||Thursday, Sept. 25, 2003 - 7:16 p.m.
Elite NPA assassins target George Bush?
By Karl B. Kaufman, Reporter and Anthony Vargas, Correspondent
THE communist New People’s Army has deployed at least 50 of its “elite, highly trained” troops in Metro Manila to carry out an assassination assignment on US President George W. Bush, who is scheduled to visit the country on October 18, military sources said.
Requesting anonymity, the source said the deployment began as early as August “to establish an intelligence network” that would relay information and details to the NPA chain of command about Bush’s eight-hour visit.
“Their first assignment is to link up with front organizations [of the NPA] and, from there, share intelligence information so that an effective assassination plan would be established,” the source said, declining to identify the front organizations.
The guerrillas tasked to carry out the assassination, the source said, are all marksmen who have undergone extensive training in Southern Luzon for that purpose.
Individuals supportive of the NPA cause in Metro Manila will provide refuge to the assassins during their stay before October 18, the source added without elaborating.
The Armed Forces public information chief, Lt. Col. Daniel Lucero, said, however, that the information has yet to be verified by the Intelligence Service of the Armed Forces of the Philippines.
“I have talked with [Intelligence chief Maj. Gen. Pedro] Cabuay, who said he received no such report. But we are checking on all our units and this is part of the military’s preparation for Bush’s visit,” he said.
Lucero said the reports the military has so far been receiving concern lightning rallies to be staged by leftist, anti-US organizations. “But we are prepared for the worst-case scenario.”
He doubts the capability of the NPA to carry out such a high-profile assassination attempt. The military claims to have diminished the NPA’s strength and influence through continuous operations.
“With the kind of preparations we are doing, we can assure you that President Bush will be safe on his visit here,” Lucero added.
Latest attacks by the NPA, however, have killed at least 40 soldiers in Compostela Valley, Eastern Samar, Mountain Province and Albay.
“There are some lapses [by our field units] but all in all we have downgraded the NPA’s capability to launch terrorist activities nationwide,” said the Philippine Army chief, Lt. Gen. Gregorio Camiling Jr.
Bush’s visit will be safe, President Arroyo assured on Monday. “Maximum security measures have been taken for the visit,” the President said in her speech at Monday’s flag-raising ceremony at Camp Crame.
She said Philippine and US authorities are jointly handling the security preparation for Bush’s arrival.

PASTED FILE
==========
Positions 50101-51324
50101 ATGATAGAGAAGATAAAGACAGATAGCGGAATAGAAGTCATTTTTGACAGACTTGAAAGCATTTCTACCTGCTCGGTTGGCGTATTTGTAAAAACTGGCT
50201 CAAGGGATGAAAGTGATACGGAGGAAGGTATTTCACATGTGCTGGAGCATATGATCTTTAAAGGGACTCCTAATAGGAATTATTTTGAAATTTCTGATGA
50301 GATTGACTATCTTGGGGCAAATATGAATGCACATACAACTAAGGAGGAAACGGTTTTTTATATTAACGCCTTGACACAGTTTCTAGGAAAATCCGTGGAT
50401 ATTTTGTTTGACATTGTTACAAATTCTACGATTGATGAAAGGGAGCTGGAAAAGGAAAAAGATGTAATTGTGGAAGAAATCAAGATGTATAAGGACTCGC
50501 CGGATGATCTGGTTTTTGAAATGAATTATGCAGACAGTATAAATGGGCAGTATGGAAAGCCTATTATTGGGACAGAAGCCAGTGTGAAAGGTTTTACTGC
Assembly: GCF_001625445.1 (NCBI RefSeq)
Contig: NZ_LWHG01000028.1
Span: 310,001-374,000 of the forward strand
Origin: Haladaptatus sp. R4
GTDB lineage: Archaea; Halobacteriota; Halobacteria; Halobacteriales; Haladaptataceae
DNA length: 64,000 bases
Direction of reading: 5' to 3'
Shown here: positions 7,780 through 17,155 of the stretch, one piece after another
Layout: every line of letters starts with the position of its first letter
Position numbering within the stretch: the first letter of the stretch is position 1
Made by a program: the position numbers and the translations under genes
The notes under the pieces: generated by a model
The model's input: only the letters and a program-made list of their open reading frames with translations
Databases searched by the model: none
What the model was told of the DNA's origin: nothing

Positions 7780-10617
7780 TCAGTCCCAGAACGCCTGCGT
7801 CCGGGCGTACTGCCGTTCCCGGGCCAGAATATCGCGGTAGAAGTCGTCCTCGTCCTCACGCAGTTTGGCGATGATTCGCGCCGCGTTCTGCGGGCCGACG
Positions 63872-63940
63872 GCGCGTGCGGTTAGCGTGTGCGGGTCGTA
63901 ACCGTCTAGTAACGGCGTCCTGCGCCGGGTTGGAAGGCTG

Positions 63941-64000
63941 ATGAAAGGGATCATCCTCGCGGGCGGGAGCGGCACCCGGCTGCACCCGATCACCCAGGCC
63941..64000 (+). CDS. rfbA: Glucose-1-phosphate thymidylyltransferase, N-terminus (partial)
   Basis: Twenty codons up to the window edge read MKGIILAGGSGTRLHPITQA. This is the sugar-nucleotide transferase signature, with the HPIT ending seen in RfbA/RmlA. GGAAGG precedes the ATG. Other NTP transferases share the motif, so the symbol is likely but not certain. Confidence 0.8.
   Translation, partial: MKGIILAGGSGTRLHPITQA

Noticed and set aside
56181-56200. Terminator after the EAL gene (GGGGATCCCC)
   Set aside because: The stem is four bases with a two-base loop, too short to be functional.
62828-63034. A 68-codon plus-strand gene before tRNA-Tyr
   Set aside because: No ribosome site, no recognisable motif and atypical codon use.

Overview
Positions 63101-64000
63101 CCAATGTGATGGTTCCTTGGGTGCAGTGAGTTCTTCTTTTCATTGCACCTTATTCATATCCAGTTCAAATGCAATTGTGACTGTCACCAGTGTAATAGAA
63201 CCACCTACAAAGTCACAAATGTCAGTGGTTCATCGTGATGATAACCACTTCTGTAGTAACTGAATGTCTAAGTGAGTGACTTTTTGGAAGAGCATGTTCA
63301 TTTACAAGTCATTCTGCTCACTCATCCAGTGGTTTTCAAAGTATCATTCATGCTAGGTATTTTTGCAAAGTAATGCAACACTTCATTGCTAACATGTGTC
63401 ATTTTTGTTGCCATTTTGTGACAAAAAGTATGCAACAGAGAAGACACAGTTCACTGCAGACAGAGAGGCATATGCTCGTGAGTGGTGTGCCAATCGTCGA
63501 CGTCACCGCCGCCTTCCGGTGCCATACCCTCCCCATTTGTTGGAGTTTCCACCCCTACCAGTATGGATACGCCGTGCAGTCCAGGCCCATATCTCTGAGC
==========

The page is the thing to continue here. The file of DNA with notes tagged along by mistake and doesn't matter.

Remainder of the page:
“We will leave no stone unturned to ensure that his stay would be safe, fruitful and rewarding,” the President said.
The government is taking proactive steps in strengthening intelligence gathering and surveillance on perceived threats to Bush’s arrival.
Director General Hermogenes Ebdane Jr., chief of the Philippine National Police, denied that the arrival of some 1,500 US Marines was part of Bush’s security.
“It’s the responsibility of the host country to ensure the safety of visiting foreign dignitaries,” Ebdane told reporters.
In the same breath, PNP officials denied they were being pressured to speed up the recapture of the Indonesian bomber Fathur Rohman al-Ghozi.
“We are not being pressured on this,” Chief Supt. Arturo Lomibao, PNP director for intelligence and deputy chief of Task Force al-Ghozi, told reporters.
But he admitted that the PNP is receiving some help from its foreign counterparts in the two-month manhunt for the terrorist, who is a member of the Jemaah Islamiah.
“It’s more of coordination and information sharing as our neighboring countries acknowledged that the threat of terrorism is global.”
Authorities from the US have started their security inspection of Malacañang in preparation for Bush’s visit.
Some 40 members of the White House staff and US Secret Service went to Malacañang on Monday and inspected the Palace.
They also visited the House of Representatives and inspected the compound where Bush will address the joint session of Congress.
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The White House personnel, escorted by some staffers from Malacañang, the US Embassy in Manila and the Department of Foreign Affairs, met with House Secretary-General Roberto Nazareno.
“They want to assess the security in going to the Batasan as well as within the compound itself,” Nazareno said.
-- With Ma. Theresa Torres and Maricel V. Cruz, Reporters
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~Did You Miss These?~
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